A case of racial discrimination at work is about to be brought down to psychological harassment in the courts. Denying the “racial” dimension of the harassment suffered only once again obscures the racism existing in several workplaces, believes the organization that supports the victim in his complaint filed with the Commission des normes, de l’assurance, occupational health and safety (CNESST).
Black-skinned woman, Tania, who keeps her real name so as not to harm her file, has been on sick leave since 2016. According to her, her boss made her experience hell in the CHSLD in the region where she worked as proposed benefits. She comments on her hair extensions and asks him in front of all her colleagues if she is washing them. “She keeps smelling my hair and looking at me askance,” the complaint said.
It had a major psychological impact on her. She endured it for months.
This same boss pushes her to do double shifts, makes her make repeated replacements and does not pay her public holidays in the same way as her colleagues, taking advantage of her ignorance of the laws. “She makes disparaging comments about my ex-husband and tells my coworkers not to sit where I sit because I’m dirty considering my relationship with him,” Tania said in the complaint. One day, when she is going to collect her pay stubs, she sees an inscription on the board of the care office. “I could no longer sit on the chairs in this office and the chairs that other employees used to give care. “
More than harassment
For Katia Atif, from the organization Action Travail des femmes (ATF) which supports Tania in her efforts, in this whole story, there is clearly “race-based segregation”. “It had a major psychological impact on her. She endured this for months, ”she says.
Mme Atif regrets that this file is now being treated as a simple complaint of psychological harassment when it is much more complex. “When an employer segregates on a racial basis, we are in something other than psychological harassment. “
If nothing is dealt with on this basis, there will be no case law, judgments or statistics on racism in the workplace, she believes. “It perpetuates what is said in some media, that there is no racism or sexism in Quebec,” she said.
It was in 2004, when the provisions on psychological harassment entered into the Law on Labor Standards, that the complaints of discriminatory harassment normally dealt with by the CDPDJ were quietly transferred to the CNESST. “So all the data on racial harassment is lost,” says Mme Atif.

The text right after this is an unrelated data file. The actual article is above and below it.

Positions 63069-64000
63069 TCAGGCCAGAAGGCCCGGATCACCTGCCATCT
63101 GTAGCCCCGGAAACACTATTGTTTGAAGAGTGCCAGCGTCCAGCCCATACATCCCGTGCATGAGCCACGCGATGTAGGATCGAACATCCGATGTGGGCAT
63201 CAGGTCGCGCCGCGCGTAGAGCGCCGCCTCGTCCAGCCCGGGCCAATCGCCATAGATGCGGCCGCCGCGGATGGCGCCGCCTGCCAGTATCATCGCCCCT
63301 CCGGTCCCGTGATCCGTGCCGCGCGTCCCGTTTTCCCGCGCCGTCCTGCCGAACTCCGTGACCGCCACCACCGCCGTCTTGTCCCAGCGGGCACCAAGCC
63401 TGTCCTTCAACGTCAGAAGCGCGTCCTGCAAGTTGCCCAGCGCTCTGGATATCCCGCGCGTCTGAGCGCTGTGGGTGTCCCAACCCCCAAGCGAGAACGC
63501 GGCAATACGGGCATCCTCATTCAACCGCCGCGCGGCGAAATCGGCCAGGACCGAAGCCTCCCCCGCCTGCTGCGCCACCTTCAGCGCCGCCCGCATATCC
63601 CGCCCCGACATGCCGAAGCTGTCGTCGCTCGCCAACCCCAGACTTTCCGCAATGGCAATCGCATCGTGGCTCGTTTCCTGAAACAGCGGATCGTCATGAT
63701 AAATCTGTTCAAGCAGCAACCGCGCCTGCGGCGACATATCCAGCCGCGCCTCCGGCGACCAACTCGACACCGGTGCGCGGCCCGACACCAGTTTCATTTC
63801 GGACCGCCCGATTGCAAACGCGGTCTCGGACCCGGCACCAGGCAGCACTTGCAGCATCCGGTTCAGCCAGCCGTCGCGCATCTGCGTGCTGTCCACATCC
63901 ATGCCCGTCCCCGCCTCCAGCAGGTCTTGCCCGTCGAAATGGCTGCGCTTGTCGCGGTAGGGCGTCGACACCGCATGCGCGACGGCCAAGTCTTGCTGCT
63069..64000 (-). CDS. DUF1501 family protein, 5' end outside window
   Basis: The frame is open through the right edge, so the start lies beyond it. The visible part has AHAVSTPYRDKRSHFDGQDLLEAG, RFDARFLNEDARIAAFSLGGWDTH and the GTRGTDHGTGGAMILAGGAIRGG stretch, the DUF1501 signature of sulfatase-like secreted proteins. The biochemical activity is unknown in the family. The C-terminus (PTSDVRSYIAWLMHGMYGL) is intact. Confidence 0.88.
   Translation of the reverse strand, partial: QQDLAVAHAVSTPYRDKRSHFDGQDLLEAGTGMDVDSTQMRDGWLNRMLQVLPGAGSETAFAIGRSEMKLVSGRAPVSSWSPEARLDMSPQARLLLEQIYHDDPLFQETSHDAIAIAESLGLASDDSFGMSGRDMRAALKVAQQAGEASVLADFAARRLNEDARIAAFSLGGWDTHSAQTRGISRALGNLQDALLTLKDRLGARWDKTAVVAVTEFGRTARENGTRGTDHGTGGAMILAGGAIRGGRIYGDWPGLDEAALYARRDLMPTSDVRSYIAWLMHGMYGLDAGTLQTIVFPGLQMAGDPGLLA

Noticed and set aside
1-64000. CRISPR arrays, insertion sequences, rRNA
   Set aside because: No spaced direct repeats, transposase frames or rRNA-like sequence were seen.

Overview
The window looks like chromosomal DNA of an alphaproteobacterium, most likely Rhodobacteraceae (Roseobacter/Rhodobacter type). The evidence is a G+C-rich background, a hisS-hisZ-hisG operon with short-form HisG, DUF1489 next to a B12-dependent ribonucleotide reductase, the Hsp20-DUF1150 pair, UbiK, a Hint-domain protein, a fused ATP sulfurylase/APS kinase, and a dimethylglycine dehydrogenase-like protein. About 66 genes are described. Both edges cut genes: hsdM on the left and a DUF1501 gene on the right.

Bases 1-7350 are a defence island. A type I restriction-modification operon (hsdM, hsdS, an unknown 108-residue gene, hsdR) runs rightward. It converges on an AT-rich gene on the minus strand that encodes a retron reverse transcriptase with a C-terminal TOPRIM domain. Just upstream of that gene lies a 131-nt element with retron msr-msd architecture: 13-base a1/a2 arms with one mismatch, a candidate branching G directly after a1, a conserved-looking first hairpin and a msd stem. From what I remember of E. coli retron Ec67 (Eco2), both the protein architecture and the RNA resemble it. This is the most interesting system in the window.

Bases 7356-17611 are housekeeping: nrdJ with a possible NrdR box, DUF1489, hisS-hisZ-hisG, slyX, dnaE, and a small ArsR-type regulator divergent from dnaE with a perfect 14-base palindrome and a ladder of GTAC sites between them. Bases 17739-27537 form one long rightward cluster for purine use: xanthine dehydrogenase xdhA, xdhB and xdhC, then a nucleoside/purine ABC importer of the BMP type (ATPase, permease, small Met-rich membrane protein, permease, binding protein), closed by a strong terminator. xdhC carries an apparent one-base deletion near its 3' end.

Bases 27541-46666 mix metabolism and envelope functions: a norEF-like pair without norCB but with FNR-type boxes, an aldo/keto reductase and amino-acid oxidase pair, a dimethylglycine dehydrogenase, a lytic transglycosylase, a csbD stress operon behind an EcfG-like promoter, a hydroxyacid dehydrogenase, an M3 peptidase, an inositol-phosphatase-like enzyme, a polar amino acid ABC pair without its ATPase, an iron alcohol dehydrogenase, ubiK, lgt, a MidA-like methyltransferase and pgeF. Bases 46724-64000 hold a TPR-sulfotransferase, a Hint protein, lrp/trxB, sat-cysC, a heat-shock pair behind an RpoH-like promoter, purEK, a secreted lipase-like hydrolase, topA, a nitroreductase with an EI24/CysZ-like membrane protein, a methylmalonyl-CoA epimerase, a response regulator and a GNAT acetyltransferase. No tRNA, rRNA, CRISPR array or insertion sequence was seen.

In 2018, the Labor Standards Act was amended to include the “sexual” aspect in psychological harassment. But nothing has been achieved for the “racial” dimension.
Sensitive to the question, the CDPDJ and the CNESST signed an agreement last year so that the first sensitizes the second to take into account the grounds of discrimination (age, race, disability, etc.) in the treatment of complaints of psychological harassment . “When two autonomous organizations decide to collaborate, it is more than symbolic,” recognizes Lucie Lamarche, professor of law at the University of Quebec in Montreal (UQAM).
Racial tensions seen from Homework
Settle fast, a heavy trend
However, despite these good intentions, it is difficult to combat a heavy tendency to want to settle a case quickly and efficiently, which is one of the strengths of the CNESST when it defends its cases before the Administrative Labor Tribunal (TAT).
“At the CNESST, they work fast, break regulations. For [les avocats], enter the racial dimension, a vague and open concept, where the testimonies are likely to be contradicted and the proof, more difficult to make, it is more disturbing than to plead the psychological harassment. It is not that these people do not believe in racial discrimination, it is that they do not need it to resolve the matter, “said Mme Lamarche.
“We live in a world where everything is easier to denounce than discrimination, and that’s a problem. “
The Human Rights Commission, which does not comment on complaints being processed to respect confidentiality, reminded the Ofsee that the TAT “has the same remedial powers as the Human Rights Tribunal” and that it is possible to “plead the provisions of the Charter”.
In 2018, in the Caron judgment, the Supreme Court effectively reminded the CNESST and the TAT of their duty to deal with a complaint under the Charter of Rights and to plead for recognition of moral and punitive damages. “They still aren’t,” says Katia Atif.
The other heavy trend is to settle everything in mediation.
“That’s it, the drama. The culture of amicable settlement is so strong that there is almost no case law. Without that, it is certain that we cannot contribute to education in the workplace on what racial discrimination is. Silence never pays off, says Lucie Lamarche. Racial discrimination in everyday work lives on, no matter what our Prime Minister says. “
The Standards, Fairness, Occupational Health and Safety Commission was unable to answer questions from the Duty, indicating that it was difficult to comment on current files. Tania’s case, which was scheduled to be heard in April, has been postponed due to the pandemic.